Concerned with the Contributions made by Africans & African
Americans Toward the Development of Islam in North & South America.
DO YOU WANT SEPARATION? ASK THE
VERY WELL - BUT MAKE IT COMPLETE.
all this add up to a religion at all, and to anything resembling
what the world has traditionally known as Islam? Islam does not have
a central authority with the power to admit and exclude applicants.
Anyone who accepts Islamic doctrine and tries to perform certain
prescribed rituals has the right to call himself a Muslim. Whether
the followers of Elijah Muhammad are “orthodox”, or “good”, Muslims
is, practically speaking, irrelevant. Some Muslim sects are hardly
willing to regard others as co-religionists, while to many Asian or
Near Eastern Muslims, the Islam of African tribes converted
centuries ago is still something strange. Yet all are Muslims. The
most serious charge against the black Muslims is their
exclusiveness, for traditional Islam does not exclude races, colors,
or nations – indeed, that is one reason why Elijah Muhammad and his
followers are attracted to it. They are not perturbed by this
contradiction, however, and persist in regarding their Islam
as exclusively for American “so-called Negroes.”
Elijah Muhammad, or Malcolm X, it is often asked, “really” believe
in the Messengers cosmology and natural history? I see no reason to
doubt it. Do Christians, Jews, and Muslims believe in the cosmology
of the Bible and the Koran? One may argue that Elijah Muhammad is
“sick” if he thinks he is in communications with God. So, then, has
been any previous religious leader from the point of view of
nonbelievers. Elijah Muhammad is on no shakier ground than anyone
else who ever claimed to hear God. It is true that much of what he
says is incomprehensible, but so is much of the Bible and Koran; a
few millenniums of exegesis by powerful minds may do for his
confusions what it has done for other religions. True, his Islam has
smaller ethical and universal content than other religions, but that
does not make it any less a religion.
future of the black Muslims is closely tied to their religious
appeal and, of course, to the realities of Negro life. I do not
think they can grow much larger, because they must retain their
religious character in order to be distinctive, and it is precisely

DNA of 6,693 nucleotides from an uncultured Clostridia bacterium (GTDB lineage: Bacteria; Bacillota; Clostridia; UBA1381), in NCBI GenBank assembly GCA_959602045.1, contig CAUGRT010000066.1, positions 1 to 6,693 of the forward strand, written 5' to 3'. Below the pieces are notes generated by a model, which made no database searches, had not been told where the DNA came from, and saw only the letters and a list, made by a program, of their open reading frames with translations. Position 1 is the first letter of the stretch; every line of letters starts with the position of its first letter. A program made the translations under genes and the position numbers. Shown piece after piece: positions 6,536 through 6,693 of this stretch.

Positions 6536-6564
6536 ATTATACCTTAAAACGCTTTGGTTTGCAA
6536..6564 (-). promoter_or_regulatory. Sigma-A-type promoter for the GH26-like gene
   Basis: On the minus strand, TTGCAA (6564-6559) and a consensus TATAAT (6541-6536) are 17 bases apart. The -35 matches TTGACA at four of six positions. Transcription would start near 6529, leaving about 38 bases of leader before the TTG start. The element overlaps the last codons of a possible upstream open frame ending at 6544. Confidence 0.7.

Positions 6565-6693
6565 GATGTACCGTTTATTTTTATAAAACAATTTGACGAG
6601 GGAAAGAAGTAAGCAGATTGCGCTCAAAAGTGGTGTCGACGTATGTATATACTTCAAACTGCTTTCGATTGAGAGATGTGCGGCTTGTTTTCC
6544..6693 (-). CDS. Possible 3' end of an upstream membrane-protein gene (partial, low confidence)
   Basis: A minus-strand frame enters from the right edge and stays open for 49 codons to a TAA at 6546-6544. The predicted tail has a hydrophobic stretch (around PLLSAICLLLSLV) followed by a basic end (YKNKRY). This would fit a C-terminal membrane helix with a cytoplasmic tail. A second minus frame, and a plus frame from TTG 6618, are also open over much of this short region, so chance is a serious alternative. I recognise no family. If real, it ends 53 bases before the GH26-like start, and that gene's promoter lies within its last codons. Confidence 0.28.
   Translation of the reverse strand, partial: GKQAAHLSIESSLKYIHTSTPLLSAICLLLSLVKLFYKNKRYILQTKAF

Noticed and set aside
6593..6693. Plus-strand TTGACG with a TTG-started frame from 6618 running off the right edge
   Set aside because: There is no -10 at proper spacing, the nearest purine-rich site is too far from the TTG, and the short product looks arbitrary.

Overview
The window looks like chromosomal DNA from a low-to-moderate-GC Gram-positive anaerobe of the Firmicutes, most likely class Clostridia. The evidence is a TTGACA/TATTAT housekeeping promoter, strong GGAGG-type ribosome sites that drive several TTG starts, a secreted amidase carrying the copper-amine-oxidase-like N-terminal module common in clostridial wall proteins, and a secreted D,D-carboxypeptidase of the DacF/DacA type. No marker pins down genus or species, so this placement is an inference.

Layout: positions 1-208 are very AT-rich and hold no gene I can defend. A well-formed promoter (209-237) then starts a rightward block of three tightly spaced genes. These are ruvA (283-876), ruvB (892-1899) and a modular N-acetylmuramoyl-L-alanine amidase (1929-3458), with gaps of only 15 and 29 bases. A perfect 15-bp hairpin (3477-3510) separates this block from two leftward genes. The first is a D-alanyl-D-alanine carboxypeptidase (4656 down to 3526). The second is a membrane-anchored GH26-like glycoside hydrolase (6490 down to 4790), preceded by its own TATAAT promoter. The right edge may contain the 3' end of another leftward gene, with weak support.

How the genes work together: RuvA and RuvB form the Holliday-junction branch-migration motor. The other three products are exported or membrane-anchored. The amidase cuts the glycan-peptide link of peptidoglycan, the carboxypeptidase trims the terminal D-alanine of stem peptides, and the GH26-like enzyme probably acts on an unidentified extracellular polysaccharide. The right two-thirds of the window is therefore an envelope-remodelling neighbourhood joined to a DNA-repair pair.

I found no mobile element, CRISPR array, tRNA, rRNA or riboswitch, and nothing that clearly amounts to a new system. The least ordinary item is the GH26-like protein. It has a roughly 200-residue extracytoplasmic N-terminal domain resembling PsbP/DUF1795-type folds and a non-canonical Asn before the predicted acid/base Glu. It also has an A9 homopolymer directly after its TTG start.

this religious character that puts people off in a secular age. The
Muslims will probably face a serious crisis when the time comes to
find a successor to Elijah Muhammad. How will the newcomer’s status
be defined? Will the movement become more active politically? How
can it get beyond the position of a small, narrow cult that is
cohesive only because it requires so much of its adherents?
assuming, of course, that Elijah Muhammad’s religion will not become
the religion of American Negroes. I believe that the age of
world-conquering religious movements is over, yet I believe also
that the Black Muslims have set in motion the kind of ideological
‘wave’, which, in the past, has engulfed worlds. Such ideas
have spread, as did Christianity and Islam themselves, through
cultures alien to the ones of their origin. But there are many
examples of failure, and even success has been riddled with failure.
The Muslims of Arabia, for example, failed to convert the Jews, and
the Christians have failed to convert the Muslims. If a religion
succeeds, it is a great spiritual revival revealing divine purpose.
If it fails, it is a “cult” to provide amusement for the
nonbeliever. The Black Muslims provide one mode of adjustment for
the Negro to a difficult life. The white world says that he is no
longer an African, but has refused to allow him to become a full
American. The white world has belittled the Negro’s past and denied
him a proud future. The Muslims have retorted by saying: let us
separate completely and forever.
is a kind of tragedy in a world where all the races are becoming,
whether in enmity or brotherhood, not less, but more dependent one
upon the other.
Professor of Sociology at Princeton, has written a number of
articles and books on United States race relations and Islam. This
article was prepared from a larger study, supported in part by the
National Institute of Mental Health.
This article was originally printed in Horizon
magazine Winter, 1964. Vol. VI, NO 1
By: Hajj Haroon
One of the interesting
facts about this article is that it was written at a time when both
Elijah Muhammad and Malcolm X, (El Hajj Malik al Shabazz) were still
alive and in their primes –at a point in their respective careers
when a large-scale change was due.
the case of Elijah Muhammad the bell exclaiming The Final Call had
begun to ring –controversy began to resound throughout the Nation as
the Sweet Messenger’s feet of clay were exposed to a shocked but
Malcolm X –it was the impetus that placed him further in the eyes of
the world to be consumed by the flames of Martyrdom.